Internal BNY Mellon Documents Show Panic (WSJ)
An informant in a state fraud case against Bank of New York Mellon Corp. has provided prosecutors a rare inside peek into how the bank allegedly scrambled to contain the fallout from a fast-growing government investigation, according to hundreds of pages of confidential documents. As investigators sought to determine whether the bank overcharged clients to execute their currency trades, a senior BNY Mellon executive nicknamed "Rambo" urged traders not to tell clients how much money they made on trading, according to the informant. Bank officials worried clients would switch to negotiating their own foreign-exchange trades, where the bank's profit margin was far lower, an internal bank memo states. The bank also altered its website, changing the wording of its trading practices. And when a veteran bank official heard about the government investigation, she said: "It's over, it's all over," according to the informant.
Hedge-fund executive Steven Cohen is bidding for the Dodgers (LA Times)
Cohen...has engaged one of America's notable sports architecture firms to propose renovations to Dodger Stadium, allied himself with one of baseball's power brokers, secured the support of at least two prominent Angelenos and met with several major league owners. He was joined in those meetings by Arn Tellem, an influential sports agent who could run the Dodgers if Cohen were to buy the team. The developments were confirmed by several people familiar with the Dodgers sale process, each of whom said he could not comment publicly. Jonathan Gasthalter, a spokesman for Cohen, declined to comment. Cohen is among the first bidders submitted to Major League Baseball for approval, according to a person familiar with the process but not authorized to discuss it. Initial bids for the Dodgers are due Jan. 13.
Facebook to Lead Biggest U.S. Internet IPO Year Since 1999 (Bloomberg)
Facebook Inc. and Yelp Inc. are set to lead the biggest year for U.S. initial public offerings by Internet companies since 1999, testing demand for IPOs after investors lost money on Zynga Inc. and Pandora Media Inc. With Facebook considering the largest Internet IPO on record and regulatory filings showing that at least 14 other Web-related companies are planning sales, the industry may raise $11 billion next year, according to data compiled by Bloomberg. That would be the most since $18.5 billion of IPOs in 1999, just before the dot-com bubble burst.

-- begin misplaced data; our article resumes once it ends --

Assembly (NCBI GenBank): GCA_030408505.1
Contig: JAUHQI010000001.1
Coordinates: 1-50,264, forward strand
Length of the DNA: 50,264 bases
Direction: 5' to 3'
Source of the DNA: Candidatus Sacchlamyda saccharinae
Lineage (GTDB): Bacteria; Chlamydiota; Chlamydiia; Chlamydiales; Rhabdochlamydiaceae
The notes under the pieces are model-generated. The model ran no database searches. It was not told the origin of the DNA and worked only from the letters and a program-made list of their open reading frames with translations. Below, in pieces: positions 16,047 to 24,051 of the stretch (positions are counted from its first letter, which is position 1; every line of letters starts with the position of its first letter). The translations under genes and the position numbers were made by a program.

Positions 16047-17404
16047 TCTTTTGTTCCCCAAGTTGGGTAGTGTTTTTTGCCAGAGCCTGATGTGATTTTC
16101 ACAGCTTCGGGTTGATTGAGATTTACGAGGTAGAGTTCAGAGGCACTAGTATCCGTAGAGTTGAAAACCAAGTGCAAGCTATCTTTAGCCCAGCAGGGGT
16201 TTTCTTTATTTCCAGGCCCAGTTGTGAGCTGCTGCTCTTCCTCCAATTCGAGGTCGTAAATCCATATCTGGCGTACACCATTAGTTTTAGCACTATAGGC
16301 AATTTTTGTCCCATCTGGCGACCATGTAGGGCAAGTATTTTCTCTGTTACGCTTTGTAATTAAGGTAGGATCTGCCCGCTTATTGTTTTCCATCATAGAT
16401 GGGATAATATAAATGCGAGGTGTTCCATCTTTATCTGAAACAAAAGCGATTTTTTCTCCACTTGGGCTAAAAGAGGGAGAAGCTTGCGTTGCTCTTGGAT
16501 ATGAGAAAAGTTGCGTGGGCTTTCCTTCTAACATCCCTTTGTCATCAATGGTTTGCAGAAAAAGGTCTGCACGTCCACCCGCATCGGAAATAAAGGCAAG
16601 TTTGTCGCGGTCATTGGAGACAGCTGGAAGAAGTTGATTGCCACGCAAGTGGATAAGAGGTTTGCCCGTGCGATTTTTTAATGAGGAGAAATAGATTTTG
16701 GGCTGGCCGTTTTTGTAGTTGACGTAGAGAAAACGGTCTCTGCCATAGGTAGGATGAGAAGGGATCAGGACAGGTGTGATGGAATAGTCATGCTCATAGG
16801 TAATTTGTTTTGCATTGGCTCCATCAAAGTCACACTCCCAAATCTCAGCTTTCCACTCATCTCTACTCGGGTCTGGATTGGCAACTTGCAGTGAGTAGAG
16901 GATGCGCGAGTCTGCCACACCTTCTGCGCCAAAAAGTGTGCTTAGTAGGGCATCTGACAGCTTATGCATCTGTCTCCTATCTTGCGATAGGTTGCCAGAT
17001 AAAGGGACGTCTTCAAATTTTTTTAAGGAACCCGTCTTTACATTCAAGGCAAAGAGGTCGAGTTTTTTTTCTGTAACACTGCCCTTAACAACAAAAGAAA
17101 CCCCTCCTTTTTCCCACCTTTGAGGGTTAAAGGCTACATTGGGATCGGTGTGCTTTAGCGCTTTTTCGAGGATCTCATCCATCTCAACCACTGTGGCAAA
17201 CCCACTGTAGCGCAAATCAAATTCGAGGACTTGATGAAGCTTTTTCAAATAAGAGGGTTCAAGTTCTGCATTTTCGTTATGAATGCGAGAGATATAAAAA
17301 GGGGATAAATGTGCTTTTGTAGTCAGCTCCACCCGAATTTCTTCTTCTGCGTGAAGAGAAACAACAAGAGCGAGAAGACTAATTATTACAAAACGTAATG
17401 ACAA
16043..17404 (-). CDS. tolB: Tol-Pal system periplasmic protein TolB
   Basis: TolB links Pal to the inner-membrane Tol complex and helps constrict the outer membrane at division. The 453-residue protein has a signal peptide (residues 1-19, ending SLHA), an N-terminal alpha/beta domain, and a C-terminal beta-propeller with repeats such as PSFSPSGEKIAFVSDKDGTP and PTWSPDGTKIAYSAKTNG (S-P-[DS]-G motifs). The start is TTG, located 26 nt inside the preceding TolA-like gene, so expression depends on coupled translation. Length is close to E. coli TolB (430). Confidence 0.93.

Woes Weigh On Sears, Eddie Lampert (WSJ)
The 49-year-old Mr. Lampert has struggled to retain qualified executives: Under his watch, the company c-suite has become a revolving door. Stores have been criticized for showing their age. Its once highflying shares—which peaked at $191.93 in April 2007 amid speculation that Sears would be an investment vehicle for Mr. Lampert akin to Warren Buffett's Berkshire Hathaway Inc.—plunged 27% to $33.38 Tuesday. They have lost more than half their value this year and are down 73% since the merger closed in March 2005. The market capitalization of Sears by the end of Tuesday had dropped to $3.6 billion. That is far from what Mr. Lampert envisioned when he launched an $11 billion purchase of venerable Sears, using money from Kmart, a company he had steered out of bankruptcy earlier in the decade. He predicted the merger would create a "powerful leader in the retail industry."
Japan Renews Pledge To Act Over Yen (WSJ)
In its semiannual report on foreign exchange, the Treasury also repeated its assertion that China's yuan is undervalued but again stopped short of declaring China to be a currency manipulator. But it was the harsh language toward Japan that came as a surprise to the foreign-exchange market. It also appeared to put Japanese officials on the defensive. "There is no change in our thinking regarding Japan's foreign-exchange policy, and there is no change in our stance that we will respond to excessive rises in the yen," a senior Japanese government official told reporters. "We have informed [Japan's foreign counterparts, including the U.S.] of that point through various channels, and we will explain it whenever that becomes necessary."
Get set for DSK: the movie (NYP)
Director Abel Ferrara is working on a film inspired by Dominique Strauss-Kahn, with French actor Gerard Depardieu playing the former International Monetary Fund chief who was embroiled in a sex scandal, Deadline.com reports.
Chile daily must pay readers for exploding churros (AP)
Chile's Supreme Court has ordered a daily newspaper to pay $125,000 to 13 people who suffered burns while trying out a published recipe for churros, a popular Latin American snack of dough fried in hot oil. The publisher of La Tercera must pay individual damages ranging from as little as $279 to $48,000 for one woman whose burns were particularly severe. The high court's ruling was announced Monday, seven years after the readers burned themselves while trying out the recipe. Judges determined that the newspaper failed to fully test it before publication, and that if readers followed the recipe exactly, the churros had a good chance of exploding.